The Specific Relief Act 1963 (Act) sets out the remedies available to parties whose contractual or civil rights have been violated. The Act sets out two main remedies to a party whose contract has not been performed: (i) the party may ask the court to compel performance of the contract (specific performance); or (ii) the party may seek monetary compensation instead of performance.
The Specific Relief (Amendment) Bill, 2017 (Bill) was introduced by the Minister of Law and Justice Mr Ravi Shankar Prasad on 22 December 2017 and was passed by the Lok Sabha on 15 March 2018.
The Bill seeks to reduce the wide discretionary powers of the courts in granting specific performance of contracts. It seeks to make specific performance a general rule rather than an exception, subject to certain limited grounds.
The highlights of the Bill are as under:
Recovery of possession of immovable property
While the Act permitted a suit for recovery of possession of immovable property to be filed by persons put out of possession or anybody claiming through such disposed persons, the Bill amends Section 6 of the Act and allows persons through whom the dispossessed got possession to file a suit for recovery of possession of immovable property.
Comment: This is a welcome clarification. The amendment now takes away the anomaly which existed i.e., whether a person who is in de-jure possession and not de-facto possession, can maintain an action under Section 6 of the Act.
Court's Discretion to grant Specific Performance
Section 10 of the Act, has been substituted and the discretionary power of the court to grant specific performance has been reduced.
Comment: The substituted Section 10 proposes to reduce the discretionary jurisdiction of the court in granting specific performance of contract. The amendment now seeks to mandate every court to grant specific performance of contract as a general rule.
Engagement of Technical Experts
The Bill contemplates an appointment of an expert to assist the court on specific issues involved in the suit.
Comment: This amendment is much-needed since, often the Courts are not equipped with technical expertise to access the actual issues involved in the suit, for example, suits involving complex development/ re-development of housing societies, public utility services etc.
The Bill also provides for substituted performance; in the event where a contract is breached, the aggrieved party is entitled to arrange for performance of the contract by a third party or by his own agency, and to recover the costs and expenses incurred, including compensation from the defaulting party. Such party would have to serve a written notice at least 30 days before undertaking such substituted performance. However, once substituted performance is sought, specific performance cannot be urged/claimed.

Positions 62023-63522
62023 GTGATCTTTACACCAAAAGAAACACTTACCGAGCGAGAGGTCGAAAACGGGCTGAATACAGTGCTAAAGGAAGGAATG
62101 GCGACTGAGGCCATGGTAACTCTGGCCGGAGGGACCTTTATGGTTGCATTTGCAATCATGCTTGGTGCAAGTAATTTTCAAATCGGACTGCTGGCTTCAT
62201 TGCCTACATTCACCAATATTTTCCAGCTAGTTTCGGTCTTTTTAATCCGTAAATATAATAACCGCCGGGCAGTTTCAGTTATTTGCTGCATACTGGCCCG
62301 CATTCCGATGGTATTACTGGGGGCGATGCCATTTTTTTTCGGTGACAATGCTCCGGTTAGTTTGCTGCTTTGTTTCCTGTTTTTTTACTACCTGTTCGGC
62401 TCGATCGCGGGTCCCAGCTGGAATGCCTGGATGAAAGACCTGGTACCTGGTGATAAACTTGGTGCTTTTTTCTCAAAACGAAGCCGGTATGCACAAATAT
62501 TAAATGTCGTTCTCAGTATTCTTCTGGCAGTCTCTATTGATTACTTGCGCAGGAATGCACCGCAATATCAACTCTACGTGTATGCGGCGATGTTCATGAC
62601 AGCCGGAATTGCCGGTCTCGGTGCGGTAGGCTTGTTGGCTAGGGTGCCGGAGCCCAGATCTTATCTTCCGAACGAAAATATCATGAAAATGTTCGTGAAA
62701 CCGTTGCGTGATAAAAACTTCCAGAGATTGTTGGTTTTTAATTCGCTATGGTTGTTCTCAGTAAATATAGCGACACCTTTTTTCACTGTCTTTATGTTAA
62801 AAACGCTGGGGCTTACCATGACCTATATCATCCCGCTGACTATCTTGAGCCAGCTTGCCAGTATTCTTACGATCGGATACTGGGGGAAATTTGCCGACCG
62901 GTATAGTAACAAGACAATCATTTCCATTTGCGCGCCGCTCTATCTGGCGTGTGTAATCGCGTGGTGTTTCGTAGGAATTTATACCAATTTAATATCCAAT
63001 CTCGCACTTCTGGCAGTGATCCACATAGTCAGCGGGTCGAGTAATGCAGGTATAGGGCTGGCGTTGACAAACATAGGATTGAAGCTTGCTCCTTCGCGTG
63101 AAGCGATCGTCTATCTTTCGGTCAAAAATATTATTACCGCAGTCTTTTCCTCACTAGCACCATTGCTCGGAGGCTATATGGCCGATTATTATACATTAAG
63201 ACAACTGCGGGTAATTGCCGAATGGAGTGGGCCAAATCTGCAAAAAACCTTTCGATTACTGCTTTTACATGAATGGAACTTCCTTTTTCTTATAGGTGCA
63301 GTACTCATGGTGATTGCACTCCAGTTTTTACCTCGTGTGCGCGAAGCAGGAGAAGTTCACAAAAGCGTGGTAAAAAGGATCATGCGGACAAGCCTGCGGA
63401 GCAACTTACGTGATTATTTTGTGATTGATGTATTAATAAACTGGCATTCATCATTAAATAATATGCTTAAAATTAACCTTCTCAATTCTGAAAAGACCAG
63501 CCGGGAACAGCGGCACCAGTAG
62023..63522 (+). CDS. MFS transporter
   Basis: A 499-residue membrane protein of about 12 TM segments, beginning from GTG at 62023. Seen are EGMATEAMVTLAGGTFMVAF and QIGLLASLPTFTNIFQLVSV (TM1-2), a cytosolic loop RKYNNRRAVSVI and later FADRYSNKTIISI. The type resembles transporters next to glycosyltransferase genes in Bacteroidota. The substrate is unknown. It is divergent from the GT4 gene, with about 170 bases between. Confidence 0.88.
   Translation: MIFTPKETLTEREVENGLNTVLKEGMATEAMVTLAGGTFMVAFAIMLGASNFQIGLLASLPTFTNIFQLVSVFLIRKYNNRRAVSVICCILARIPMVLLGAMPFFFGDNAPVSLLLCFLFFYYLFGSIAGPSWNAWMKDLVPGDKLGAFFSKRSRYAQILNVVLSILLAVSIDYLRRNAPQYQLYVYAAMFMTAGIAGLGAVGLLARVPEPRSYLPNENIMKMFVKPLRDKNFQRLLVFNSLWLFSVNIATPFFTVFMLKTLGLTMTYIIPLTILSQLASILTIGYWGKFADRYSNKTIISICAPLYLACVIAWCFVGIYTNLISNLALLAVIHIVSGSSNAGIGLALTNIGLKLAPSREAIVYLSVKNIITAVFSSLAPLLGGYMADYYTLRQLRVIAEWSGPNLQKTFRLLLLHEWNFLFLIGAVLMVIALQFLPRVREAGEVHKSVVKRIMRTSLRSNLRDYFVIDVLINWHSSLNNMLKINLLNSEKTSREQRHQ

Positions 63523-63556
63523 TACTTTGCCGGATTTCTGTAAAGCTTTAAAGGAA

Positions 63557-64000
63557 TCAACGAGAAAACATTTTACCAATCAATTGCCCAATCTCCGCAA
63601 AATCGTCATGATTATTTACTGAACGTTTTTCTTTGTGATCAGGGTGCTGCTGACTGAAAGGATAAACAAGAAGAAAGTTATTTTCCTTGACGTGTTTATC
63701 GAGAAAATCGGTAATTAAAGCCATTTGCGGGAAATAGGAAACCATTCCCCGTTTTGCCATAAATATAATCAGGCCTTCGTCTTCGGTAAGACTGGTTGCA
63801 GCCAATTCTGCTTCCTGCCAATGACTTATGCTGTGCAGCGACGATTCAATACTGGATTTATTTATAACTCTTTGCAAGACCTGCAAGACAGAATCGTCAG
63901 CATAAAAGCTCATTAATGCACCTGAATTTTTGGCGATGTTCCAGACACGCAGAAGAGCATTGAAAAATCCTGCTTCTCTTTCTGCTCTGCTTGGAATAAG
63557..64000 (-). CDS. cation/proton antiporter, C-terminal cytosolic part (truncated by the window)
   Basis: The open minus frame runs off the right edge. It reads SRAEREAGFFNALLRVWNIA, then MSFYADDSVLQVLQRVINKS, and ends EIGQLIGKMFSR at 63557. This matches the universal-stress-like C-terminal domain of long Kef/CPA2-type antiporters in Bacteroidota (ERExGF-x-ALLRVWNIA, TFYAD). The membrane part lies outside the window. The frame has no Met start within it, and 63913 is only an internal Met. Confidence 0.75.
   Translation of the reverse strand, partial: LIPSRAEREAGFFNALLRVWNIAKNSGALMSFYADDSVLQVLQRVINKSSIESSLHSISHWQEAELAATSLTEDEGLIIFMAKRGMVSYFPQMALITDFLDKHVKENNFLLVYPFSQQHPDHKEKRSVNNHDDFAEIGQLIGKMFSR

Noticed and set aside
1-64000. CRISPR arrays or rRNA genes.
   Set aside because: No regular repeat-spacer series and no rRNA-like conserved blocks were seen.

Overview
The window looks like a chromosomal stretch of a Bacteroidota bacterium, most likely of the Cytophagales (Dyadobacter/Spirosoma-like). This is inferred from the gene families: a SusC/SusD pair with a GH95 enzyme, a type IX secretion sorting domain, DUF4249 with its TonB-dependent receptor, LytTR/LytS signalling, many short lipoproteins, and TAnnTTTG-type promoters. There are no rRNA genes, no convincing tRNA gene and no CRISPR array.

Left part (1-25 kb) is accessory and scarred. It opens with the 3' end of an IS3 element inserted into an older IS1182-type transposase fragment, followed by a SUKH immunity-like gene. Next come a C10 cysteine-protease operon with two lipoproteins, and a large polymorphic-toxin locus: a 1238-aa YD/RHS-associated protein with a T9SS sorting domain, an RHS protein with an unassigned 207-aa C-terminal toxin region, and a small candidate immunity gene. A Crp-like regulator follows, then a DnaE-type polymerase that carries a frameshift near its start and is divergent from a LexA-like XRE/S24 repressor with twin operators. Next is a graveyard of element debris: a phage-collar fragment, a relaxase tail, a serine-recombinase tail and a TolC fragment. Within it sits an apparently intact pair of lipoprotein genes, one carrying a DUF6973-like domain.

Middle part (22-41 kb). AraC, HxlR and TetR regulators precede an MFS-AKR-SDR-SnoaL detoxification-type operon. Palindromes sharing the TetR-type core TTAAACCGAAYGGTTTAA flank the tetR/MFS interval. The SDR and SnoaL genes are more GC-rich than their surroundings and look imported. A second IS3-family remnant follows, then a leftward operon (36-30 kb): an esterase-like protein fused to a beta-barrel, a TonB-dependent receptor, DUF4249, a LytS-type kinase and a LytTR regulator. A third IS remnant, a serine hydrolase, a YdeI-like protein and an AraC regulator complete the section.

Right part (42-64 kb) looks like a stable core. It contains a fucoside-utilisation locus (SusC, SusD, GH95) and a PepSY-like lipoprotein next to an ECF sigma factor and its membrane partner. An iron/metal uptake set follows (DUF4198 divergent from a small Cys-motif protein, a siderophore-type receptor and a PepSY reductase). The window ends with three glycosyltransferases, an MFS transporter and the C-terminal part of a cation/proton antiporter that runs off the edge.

Comment: The proposed amendment seeks to serve as an alternative remedy for aggrieved parties.
Requirement to plead readiness and willingness to perform contractual obligations removed
The Bill seeks to relax the stringency of pleadings in the suit, and provides that the party must only prove readiness and willingness; the requirement to 'aver' is sought to be removed.
Provisions specific to Infrastructure Projects
The Act enables courts to grant injunctions to parties, while it provides for exceptional circumstances wherein injunctions may not be granted. The Bill however, by introducing Section 20A, attempts to prevent courts from granting such preventive relief in the form of injunctions to infrastructure projects, especially if the same were to cause hindrance or delay in its continuance or completion.
Types of projects
Various categories of projects and infrastructure sub-sectors have been provided in the Schedule to the Bill. The categories along with some infrastructure sub-sectors are: (i) transport including roads, ports, airports, urban public transport; (ii) energy relating to electricity, oil, gas; (iii) water and sanitation including waste management, water supply and treatment, irrigation (iv) communication including telecommunication services and towers and (v) social and commercial infrastructure with respect to educational institutes, sports, hospitals, tourism, affordable housing etc.
The Bill provides for designation of certain civil courts as Special Courts, by the State Government, in consultation with the Chief Justice of a High Court. Such courts will be entrusted with disposing cases related to infrastructure projects within twelve months from the date of service of summons to the defendant, with the ability to extend the same for another six months after recording reasons thereof.
It has become imperative to change existing provisions pertaining to enforcement of contracts governing such activities. With the rapid growth, and expansion of infrastructure activities, the need to reduce uncertainty in such projects or those involving large public investments is necessitated.
Finally, the move to modernize the Act, to promote growth and investment and to reduce intervention by courts in infrastructure projects, which will largely benefit the public is a step in the right direction. Once the Rajya Sabha passes the Bill, the Act is expected to provide a boost to the infrastructure development in India, thereby facilitating ease of doing business in the country.
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